Think sporty BMW passenger cars and, for many people, it is the M3 and M4 that spring to mind. Cars that have recently been put into place by the scintillating new M2. But there is another and a lesser known upstart that ticks many of the same boxes as those performance flagships, And it’s just been updated. Make that a couple of lesser known upstarts.
HD Photos of 2016 BMW M240i
BMW M240i Price (2016)
The BMW M240i coupe and equivalent M140i hatch have just received notable updates for 2017 with a power upgrade, additional standard trim and a lower purchase price. Inline turbocharged six-cylinder engine, rear-wheel drive and 250kW of power and 500Nm of torque now if my school boy math’s is correct that’s more torque on paper than the new M2, and this thing costs $15,000 less.
Yep, you heard right, the recipient of a redesigned engine with a shorter intake and integrated manifold intercooler, the M240 and equivalent M140 hatch produce 35Nm more than the M2s older generation power plant on paper, at least until the M2 reaches a total 500Nm via an over boost function.
2016 BMW M240i Review Performance
The M240is performance suite also includes adaptive M suspension, variable sports steering four-piston front and two piston rear brakes and an electronic differential lock. Is the M240i a direct dynamic equivalent of the M2, well I’ll answer that in a bit. But the first impression is strong. It has crisp steering, excellent body control and that inherent front to rear balance that you’ve come to expect from BMW coupe. So a dynamic box tick there and it goes in case you were wondering, 0-100km/h takes just 4.6 seconds, in the M240i – just 0.3 of a second slower than the M2, and it uses less fuel in doing. So Make no mistake, this car is all about the driving experience, and for me, The engine has to be the highlight.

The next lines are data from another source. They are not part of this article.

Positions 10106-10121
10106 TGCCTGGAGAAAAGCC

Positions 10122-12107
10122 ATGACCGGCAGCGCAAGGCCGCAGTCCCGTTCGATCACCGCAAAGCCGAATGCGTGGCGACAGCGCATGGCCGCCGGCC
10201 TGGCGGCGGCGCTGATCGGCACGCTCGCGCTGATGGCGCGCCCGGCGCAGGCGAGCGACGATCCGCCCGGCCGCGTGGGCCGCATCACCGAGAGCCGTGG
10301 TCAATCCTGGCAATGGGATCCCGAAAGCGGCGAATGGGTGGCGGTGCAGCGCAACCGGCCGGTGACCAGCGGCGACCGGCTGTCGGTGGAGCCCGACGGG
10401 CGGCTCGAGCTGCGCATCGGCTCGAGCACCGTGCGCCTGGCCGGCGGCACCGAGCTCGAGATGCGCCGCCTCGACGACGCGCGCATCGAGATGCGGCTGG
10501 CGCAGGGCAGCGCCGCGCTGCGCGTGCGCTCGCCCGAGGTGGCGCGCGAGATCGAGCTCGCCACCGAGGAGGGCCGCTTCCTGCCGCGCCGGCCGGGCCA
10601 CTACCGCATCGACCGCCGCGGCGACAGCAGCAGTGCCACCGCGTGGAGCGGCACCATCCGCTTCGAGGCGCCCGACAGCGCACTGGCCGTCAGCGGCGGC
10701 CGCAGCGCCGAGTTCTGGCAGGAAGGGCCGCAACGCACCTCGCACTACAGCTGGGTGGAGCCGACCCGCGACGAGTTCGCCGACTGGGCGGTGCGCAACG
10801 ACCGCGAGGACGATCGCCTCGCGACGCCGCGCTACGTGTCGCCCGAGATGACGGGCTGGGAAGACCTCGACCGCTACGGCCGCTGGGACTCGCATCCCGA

2016 BMW M240i Specs
It has this really rich torque curve That peak torque figure materializes from just 1520rpm. It sounds the business too and, paired with either a six-speed manual or eight-speed automatic offers key performance in any ratio at almost any speed. Similarly, the 240is ride is more compliant than rivals of its ilk, with firm but comfortable progress over all but the bumpiest of surfaces.
Road noise and the lack of a digital speedometer are about the only real foibles regarding packaging, while limited brakes and lesser equipped tires let down the dynamic experience on the track. Now, the cars we’ve driven today do not feature that mechanical limited-slip diff and based on previous experience with the old M235i, that’s an inclusion that transforms this car But even in standard guise, the M240 feels planted and progressive. It’s a car that you feel a physical link to as the driver.
Is this thing an M2 killer? Well without that limited slip differential and some of the M-sport fine-tuning, it cannot emulate the M2s finesse and precision on a track. But as a road car, without the expensive price tag and a waiting list. It is definitely worth some consideration.